The rollercoaster of planning the City of Turlock’s 2010-2011 budget has had its ups and downs, but Tuesday’s meeting of the budget subcommittee ended on a high point, namely, the discovery of approximately $4 million in effective General Fund reserves.
The subcommittee members learned on Tuesday that two funds, a Worker’s Compensation Insurance Fund and a Self Insured Casualty Fund, were each overfunded by about $3 million. By returning some of that money to its original sources — the General Fund and various enterprise funds — Turlock could have an additional $2 million per year for the next two years in one-time reserve funds.
“That’s good news,” Mayor John Lazar said.
In even better news for the City of Turlock, by reducing funding for those two funds to better match expenditures Turlock will save an additional approximate $1 million per year in ongoing costs.
The shift would give Turlock an additional $3 million each year for the next two years. That’s much appreciated wiggle room as the city approaches an expected $5.49 million deficit this year.
But it wasn’t all good news Tuesday afternoon. The city’s self-funded health insurance fund “is not healthy,” City Manager Roy Wasden said.
The reserve fund is down to under $300,000 this year due to increasing costs. The City will likely either reduce benefits offered to employees to fit the current contribution, or else pass along cost increases to workers. Some cost increases could hit retirees still under the City of Turlock health insurance plan, who are currently asked to pay the same as existing employees despite coverage costing more.
On average, medical and dental insurance costs are projected to increase 22 percent citywide this year, though some departments will see a larger percentage increase. The City Council budget has the largest projected health insurance cost increase, at a whopping 110 percent more than a year ago.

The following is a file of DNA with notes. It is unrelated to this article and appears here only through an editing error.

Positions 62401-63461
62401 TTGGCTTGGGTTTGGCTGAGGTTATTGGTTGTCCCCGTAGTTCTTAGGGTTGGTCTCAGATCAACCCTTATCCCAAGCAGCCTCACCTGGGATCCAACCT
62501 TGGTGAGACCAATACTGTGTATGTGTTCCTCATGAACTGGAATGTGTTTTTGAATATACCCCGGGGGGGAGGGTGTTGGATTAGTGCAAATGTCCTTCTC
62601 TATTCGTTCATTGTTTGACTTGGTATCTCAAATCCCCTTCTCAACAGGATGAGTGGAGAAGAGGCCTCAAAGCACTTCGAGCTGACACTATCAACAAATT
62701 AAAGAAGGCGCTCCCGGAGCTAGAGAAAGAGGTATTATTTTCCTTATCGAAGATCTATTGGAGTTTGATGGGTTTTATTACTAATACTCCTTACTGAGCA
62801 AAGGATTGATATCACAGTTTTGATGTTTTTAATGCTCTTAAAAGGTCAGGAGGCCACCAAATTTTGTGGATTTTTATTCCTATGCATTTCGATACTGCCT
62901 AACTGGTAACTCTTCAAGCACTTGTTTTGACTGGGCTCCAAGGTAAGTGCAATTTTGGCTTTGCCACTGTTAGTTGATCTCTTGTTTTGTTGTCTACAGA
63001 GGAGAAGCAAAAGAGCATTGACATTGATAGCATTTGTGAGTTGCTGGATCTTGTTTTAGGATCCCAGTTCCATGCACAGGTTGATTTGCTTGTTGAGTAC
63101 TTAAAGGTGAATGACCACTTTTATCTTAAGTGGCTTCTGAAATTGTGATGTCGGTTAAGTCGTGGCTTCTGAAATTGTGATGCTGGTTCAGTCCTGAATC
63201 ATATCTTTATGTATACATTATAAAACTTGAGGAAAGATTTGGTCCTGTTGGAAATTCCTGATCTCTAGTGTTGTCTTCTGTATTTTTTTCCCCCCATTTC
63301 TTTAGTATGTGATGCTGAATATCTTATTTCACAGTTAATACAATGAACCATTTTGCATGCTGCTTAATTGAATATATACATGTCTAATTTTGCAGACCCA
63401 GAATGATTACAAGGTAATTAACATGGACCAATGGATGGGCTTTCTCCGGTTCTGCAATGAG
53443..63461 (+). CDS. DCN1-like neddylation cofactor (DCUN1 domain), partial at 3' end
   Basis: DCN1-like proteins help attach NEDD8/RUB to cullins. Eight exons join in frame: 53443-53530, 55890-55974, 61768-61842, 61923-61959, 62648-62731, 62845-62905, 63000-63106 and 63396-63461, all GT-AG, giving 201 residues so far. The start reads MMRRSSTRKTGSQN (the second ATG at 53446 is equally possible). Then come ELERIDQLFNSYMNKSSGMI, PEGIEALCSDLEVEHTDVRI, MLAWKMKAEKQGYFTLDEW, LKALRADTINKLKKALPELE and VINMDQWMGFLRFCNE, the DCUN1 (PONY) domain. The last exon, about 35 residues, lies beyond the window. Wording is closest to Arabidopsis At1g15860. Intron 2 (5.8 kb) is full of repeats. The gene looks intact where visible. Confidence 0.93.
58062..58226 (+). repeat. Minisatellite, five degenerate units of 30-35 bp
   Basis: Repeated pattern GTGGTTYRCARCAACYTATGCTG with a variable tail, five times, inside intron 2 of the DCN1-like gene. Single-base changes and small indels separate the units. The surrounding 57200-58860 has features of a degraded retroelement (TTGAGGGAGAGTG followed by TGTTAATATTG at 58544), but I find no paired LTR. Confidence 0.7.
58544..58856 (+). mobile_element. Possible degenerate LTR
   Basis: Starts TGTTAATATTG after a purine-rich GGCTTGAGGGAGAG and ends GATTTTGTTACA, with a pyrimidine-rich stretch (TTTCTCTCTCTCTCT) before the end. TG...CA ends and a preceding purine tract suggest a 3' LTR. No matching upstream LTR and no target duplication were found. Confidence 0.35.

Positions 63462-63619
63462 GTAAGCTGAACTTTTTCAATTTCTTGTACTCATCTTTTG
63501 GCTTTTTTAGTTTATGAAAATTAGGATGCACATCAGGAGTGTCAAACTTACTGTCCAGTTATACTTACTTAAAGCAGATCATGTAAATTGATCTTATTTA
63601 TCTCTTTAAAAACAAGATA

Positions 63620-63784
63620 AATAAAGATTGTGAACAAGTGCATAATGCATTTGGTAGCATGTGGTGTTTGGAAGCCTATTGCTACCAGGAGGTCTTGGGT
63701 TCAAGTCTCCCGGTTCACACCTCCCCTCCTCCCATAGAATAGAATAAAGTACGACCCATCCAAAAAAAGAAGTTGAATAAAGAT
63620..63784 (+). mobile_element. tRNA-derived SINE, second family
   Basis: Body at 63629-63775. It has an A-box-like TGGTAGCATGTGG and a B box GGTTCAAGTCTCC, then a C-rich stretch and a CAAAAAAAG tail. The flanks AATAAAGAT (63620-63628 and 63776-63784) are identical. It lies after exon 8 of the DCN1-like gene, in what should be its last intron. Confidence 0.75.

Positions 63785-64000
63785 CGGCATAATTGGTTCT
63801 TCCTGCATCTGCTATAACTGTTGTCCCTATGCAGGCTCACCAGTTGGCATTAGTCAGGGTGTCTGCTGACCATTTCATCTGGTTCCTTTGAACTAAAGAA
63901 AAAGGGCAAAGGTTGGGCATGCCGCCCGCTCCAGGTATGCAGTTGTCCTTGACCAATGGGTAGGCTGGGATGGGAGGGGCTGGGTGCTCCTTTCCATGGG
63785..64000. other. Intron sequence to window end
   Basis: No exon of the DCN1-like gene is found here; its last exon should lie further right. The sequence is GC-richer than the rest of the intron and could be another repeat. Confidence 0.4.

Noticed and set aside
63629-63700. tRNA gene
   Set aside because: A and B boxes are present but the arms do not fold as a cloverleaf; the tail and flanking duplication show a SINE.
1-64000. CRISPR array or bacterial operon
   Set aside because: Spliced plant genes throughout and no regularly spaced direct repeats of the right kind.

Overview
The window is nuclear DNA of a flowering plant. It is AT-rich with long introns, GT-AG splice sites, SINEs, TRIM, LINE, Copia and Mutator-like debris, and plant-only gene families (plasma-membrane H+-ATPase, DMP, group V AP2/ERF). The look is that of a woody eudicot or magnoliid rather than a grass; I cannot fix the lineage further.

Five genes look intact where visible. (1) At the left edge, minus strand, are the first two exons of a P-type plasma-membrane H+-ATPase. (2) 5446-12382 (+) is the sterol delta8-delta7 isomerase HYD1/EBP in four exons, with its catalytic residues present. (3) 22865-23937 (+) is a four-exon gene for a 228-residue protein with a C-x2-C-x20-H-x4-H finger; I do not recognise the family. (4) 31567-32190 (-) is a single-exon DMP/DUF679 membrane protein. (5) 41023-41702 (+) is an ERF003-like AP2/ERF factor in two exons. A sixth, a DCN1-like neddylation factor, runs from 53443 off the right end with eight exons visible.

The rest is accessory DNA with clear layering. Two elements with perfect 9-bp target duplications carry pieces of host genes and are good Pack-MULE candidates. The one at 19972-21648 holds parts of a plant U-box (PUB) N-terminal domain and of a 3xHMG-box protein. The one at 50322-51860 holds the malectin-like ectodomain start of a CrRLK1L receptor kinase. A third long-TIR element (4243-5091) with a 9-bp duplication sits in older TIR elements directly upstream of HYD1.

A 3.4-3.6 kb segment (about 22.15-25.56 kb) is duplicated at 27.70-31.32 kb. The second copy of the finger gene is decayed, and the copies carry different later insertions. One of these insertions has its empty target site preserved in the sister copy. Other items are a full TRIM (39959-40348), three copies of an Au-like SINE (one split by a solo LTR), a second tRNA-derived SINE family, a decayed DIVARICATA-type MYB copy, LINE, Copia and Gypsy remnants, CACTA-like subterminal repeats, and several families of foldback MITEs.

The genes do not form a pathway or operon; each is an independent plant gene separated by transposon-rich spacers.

The large increase in council health costs can be attributed in large part to a policy that sees the City pay into a health savings fund even if council members opt out of coverage. That funding is used to subsidize shortfalls elsewhere in the City, but the policy could be overturned in the coming budget.
According to City staff, that citywide 22 percent increase is in large part due to an 8 percent cost increase which was mistakenly not budgeted for a year ago. Costs are projected to increase an additional 15 percent this year.
Despite the increasing costs, the City of Turlock still pays less in health insurance than most governmental agencies.
The budget also projects an eightfold increase in State Unemployment Insurance costs across all departments, regardless of whether a department has generated unemployment claims. That money is used to pay for all unemployment claims unrelated to the June 30, 2009 layoffs, which are billed directly to departments.
During the Thursday meeting of the subcommittee, a possible change to bill SUI increases to the departments which generate the expenses will be considered. Currently, most unemployment costs are related to part-time contract workers filing for unemployment once their term is completed, city staff said.